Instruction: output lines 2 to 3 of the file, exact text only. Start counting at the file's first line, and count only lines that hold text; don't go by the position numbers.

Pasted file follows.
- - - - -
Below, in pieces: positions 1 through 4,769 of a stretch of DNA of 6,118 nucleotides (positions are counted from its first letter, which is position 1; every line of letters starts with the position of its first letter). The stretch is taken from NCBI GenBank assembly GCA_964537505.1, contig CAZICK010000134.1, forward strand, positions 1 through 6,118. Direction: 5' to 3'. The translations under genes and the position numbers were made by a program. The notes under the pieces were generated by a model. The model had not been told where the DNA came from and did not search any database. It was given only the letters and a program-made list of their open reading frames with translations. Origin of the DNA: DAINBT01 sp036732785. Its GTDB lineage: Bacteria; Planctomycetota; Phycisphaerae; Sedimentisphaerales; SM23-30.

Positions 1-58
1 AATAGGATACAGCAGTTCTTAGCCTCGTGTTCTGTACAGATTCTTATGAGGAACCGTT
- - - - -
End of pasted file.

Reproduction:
Positions 1-58
1 AATAGGATACAGCAGTTCTTAGCCTCGTGTTCTGTACAGATTCTTATGAGGAACCGTT